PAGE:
WASHINGTON, D.C. – Congresswoman Carol Miller (R-WV) questioned Internal Revenue Service (IRS) Commissioner Danny Werfel on the legally dubious steps the IRS has taken regarding setting a new 1099-K threshold, which was originally lowered in the American Rescue Plan Act.

Congresswoman Miller began by asking why the IRS failed to lower the 1099-K threshold to $600:

“The continued delay of the 1099-K threshold, and [the] announcement of a new threshold, is an illegal overreach that is not found anywhere in law. Unfortunately, this is just another step in a long string of illegal and questionably legal actions taken by the IRS and the Department of Treasury to either willfully ignore the change, or misinterpret the laws passed by Congress. Why was the IRS unable to implement the $600 1099-K threshold passed in the American Rescue [Plan]?” asked Congresswoman Miller.

“I believe the IRS commissioner has the authority to implement laws in a manner that ensures taxpayer rights. We’re implementing the law that was enacted by Congress but also abiding by another responsibility we have under the law and that is to protect taxpayer rights. In this situation, the outcome of delay or ramped implementation was strongly recommended by a diverse set of stakeholders across tax industry and commercial industry – from every direction we were hearing calls that there was risk,” responded Commissioner Werfel.

“Well, I can understand why! Given the now three-year extended delay, does the IRS believe it will ever be able to comply with this law?” continued Congresswoman Miller.

“We’re working with stakeholders to get it done [and] we are intending to begin implementation next year. We don’t want taxpayers overpaying their taxes. If we go forward with implementation without being able to adequately protect against that risk, then I’m not meeting my legal responsibilities as commissioner to help taxpayers and to help protect their rights,” said Commissioner Werfel.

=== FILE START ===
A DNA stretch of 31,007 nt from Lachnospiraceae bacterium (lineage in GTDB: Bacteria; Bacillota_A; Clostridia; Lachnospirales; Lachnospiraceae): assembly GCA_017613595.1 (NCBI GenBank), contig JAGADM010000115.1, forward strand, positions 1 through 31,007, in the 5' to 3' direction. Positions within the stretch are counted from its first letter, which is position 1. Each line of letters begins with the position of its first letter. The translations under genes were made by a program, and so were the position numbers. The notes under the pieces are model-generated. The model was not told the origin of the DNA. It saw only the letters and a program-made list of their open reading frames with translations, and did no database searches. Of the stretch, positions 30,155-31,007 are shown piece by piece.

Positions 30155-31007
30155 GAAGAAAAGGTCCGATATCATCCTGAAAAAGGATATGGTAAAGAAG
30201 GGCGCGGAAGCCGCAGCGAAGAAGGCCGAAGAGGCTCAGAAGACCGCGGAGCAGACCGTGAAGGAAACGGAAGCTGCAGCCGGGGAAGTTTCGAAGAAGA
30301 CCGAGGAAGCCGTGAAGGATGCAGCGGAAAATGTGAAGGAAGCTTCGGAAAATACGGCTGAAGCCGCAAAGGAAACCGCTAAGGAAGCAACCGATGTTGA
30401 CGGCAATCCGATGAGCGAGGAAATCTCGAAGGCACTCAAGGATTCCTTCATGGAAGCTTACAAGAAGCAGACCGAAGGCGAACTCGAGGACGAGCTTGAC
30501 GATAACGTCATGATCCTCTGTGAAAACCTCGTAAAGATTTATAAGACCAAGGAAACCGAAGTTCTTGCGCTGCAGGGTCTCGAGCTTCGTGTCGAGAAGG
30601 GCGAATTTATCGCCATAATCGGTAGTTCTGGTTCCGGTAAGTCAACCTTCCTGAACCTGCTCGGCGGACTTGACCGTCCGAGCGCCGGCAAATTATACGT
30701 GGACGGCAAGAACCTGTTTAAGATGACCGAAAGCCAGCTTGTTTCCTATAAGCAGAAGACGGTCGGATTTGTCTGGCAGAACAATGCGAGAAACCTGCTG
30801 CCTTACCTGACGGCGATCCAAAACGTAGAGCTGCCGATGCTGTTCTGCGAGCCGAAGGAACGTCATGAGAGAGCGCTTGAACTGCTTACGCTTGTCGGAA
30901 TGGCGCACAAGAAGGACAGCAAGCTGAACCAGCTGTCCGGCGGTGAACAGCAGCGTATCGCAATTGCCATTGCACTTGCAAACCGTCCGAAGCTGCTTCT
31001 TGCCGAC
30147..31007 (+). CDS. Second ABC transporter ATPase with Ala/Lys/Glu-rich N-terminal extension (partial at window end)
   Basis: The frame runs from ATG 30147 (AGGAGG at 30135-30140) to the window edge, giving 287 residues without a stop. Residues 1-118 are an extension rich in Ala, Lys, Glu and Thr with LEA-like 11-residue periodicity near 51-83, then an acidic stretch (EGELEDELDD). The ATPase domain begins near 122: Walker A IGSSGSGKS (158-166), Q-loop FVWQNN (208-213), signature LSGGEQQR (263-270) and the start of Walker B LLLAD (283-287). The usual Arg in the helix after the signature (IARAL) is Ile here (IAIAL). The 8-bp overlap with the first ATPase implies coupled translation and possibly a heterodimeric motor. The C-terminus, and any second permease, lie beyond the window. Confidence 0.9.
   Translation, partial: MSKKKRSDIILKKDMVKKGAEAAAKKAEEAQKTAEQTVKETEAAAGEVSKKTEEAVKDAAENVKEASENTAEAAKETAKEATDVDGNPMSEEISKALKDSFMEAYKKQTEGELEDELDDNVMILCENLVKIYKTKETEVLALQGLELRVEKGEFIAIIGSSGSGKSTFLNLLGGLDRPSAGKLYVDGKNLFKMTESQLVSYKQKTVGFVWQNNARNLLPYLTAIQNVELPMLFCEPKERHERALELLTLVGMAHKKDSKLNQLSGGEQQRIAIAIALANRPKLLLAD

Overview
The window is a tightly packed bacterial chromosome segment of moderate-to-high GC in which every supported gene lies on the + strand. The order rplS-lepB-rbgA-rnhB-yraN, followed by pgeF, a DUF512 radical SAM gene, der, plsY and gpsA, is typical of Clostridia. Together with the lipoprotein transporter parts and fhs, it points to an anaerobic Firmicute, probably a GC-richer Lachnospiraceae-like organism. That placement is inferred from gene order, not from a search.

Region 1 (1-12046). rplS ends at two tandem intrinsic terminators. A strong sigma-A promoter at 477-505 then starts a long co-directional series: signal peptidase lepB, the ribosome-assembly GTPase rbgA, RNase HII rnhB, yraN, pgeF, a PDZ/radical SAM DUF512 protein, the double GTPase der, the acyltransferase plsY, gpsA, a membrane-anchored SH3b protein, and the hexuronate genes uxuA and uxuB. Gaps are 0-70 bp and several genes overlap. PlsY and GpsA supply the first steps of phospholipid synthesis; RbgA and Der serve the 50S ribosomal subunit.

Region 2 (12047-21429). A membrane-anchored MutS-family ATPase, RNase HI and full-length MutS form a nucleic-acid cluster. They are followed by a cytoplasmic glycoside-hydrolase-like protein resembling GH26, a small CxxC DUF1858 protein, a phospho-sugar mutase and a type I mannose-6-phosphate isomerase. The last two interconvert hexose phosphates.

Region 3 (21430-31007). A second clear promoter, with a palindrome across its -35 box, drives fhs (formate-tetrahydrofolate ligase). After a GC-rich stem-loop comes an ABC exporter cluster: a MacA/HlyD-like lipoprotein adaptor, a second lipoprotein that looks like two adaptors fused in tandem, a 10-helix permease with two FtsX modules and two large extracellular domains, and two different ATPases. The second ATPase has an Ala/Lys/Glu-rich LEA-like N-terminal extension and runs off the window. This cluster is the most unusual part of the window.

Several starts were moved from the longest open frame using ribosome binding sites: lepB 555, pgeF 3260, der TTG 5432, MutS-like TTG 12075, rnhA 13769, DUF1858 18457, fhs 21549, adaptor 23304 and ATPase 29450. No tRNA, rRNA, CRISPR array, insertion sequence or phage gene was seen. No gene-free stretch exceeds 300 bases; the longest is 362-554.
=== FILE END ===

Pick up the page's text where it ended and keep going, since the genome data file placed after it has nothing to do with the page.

“In November 2023, you announced plans for a threshold of $5,000 for 2024. Who specifically made the decision to set this new threshold?” asked Congresswoman Miller.

“That was a strong recommendation from the stakeholders we reached out to. The reason why there seemed to be consensus on $5,000 was because if you looked at the analysis and the model, $5,000 would ensure the most revenue would be impacted, while also protecting the most taxpayers from unnecessary paperwork and sending them things that they didn’t need… We have an authority under the code to administer laws consistent with taxpayer rights. This happens from time to time. Our goal and our objective are to implement the laws on day one” responded Commissioner Werfel.

“Congress writes the laws, you don’t,” replied Congresswoman Miller.

“There are a variety of examples throughout history where the IRS to protect taxpayers from undue burden or from potentially being overtaxed, where we have either delayed implementation or ramped implementation. This is not the first time and I’m not the first commissioner that has confronted this tension,” said Commissioner Werfel.

“Your actions are still illegal,” pressed Congresswoman Miller.

“It’s not illegal to take a step to protect taxpayer rights,” replied Commissioner Werfel.

Congresswoman Miller reminded the Commissioner that everything the government does is funded by U.S. taxpayers and credited the IRS for their processing of ERTC claims:

“Another concerning action the IRS has taken is the implementation of a so-called “Free File” program. You’ve got to be kidding me. Nothing is free. Everything the U.S. government does is funded by U.S. taxpayers, so nothing is ever free. I don’t think you should be wasting millions of dollars when private industry is doing a good job. I’d like to give credit where credit is due, I commend the IRS for their processing of ERTC claims. I understand that the system was devastated by fraud and abuse, which is why this committee, and the House recently passed the Tax Relief for American Families and Workers Act in an overwhelmingly bipartisan manner. I urge my Senate colleagues to similarly follow suit, so that the IRS can focus on credible ERTC claims, so good American small businesses can swiftly access the benefits promised to them by Congress,” concluded Congresswoman Miller.

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